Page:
why is it difficult for a fire fighter to hold a hose that ejects large amounts of water at high speed?

The hose experiences a backward reaction force equal to the rate that water momentum leaves the nozzle. The walls of the hose must exert this force on the water to direct it out the nozzle, and the hose feels the reaction force. If the water came straight from the hydrant to the nozzle, then there would not have to be a large force, but this is almost never the case.

It is difficult for a firefighter to hold a hose that ejects large amounts of water at high speed due to several factors:

1. Water Force: The water flowing through the hose exerts a significant force, known as water pressure. This force can be intense, especially when the water is discharged at high speed. The powerful jet of water creates a strong reactive force in the opposite direction, making it challenging to control and handle the hose.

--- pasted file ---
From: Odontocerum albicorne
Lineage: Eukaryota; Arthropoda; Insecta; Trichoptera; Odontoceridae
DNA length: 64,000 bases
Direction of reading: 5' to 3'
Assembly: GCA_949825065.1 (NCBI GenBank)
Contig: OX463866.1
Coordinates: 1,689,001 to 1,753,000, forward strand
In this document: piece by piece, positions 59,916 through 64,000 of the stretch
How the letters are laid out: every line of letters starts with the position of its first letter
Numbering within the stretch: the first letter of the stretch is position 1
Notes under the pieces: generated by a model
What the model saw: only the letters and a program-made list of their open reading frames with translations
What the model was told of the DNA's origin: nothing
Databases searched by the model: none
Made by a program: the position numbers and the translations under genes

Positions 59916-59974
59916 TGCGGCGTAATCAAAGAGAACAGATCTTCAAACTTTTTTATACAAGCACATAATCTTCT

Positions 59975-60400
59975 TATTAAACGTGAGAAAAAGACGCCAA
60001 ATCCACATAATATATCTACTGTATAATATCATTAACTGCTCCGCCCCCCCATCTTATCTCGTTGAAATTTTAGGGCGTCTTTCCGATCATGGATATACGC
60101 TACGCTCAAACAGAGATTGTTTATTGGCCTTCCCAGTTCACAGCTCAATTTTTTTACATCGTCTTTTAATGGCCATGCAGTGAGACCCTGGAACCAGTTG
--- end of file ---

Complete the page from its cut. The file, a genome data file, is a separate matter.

2. Weight and Size: Fire hoses are designed to be durable and able to withstand high pressure, which means they are often bulky and heavy. When water is flowing through the hose, it adds additional weight, making it harder for the firefighter to hold and maneuver it. The sheer size of the hose can also be physically demanding to handle, particularly when it's pressurized.

3. Nozzle Reaction: The nozzle at the end of the hose is responsible for controlling the direction and intensity of the water stream. When the nozzle is set to deliver a high-flow or high-velocity jet, it generates a strong reaction force in the opposite direction. This reaction force can push back on the firefighter, making it necessary to use proper body positioning and physical strength to maintain control.

To overcome these difficulties, firefighters undergo extensive training to develop the necessary strength, grip, and technique to handle fire hoses effectively. Additionally, equipment such as hose straps, friction gloves, and body bracing techniques are utilized to enhance grip and stability while operating the hose.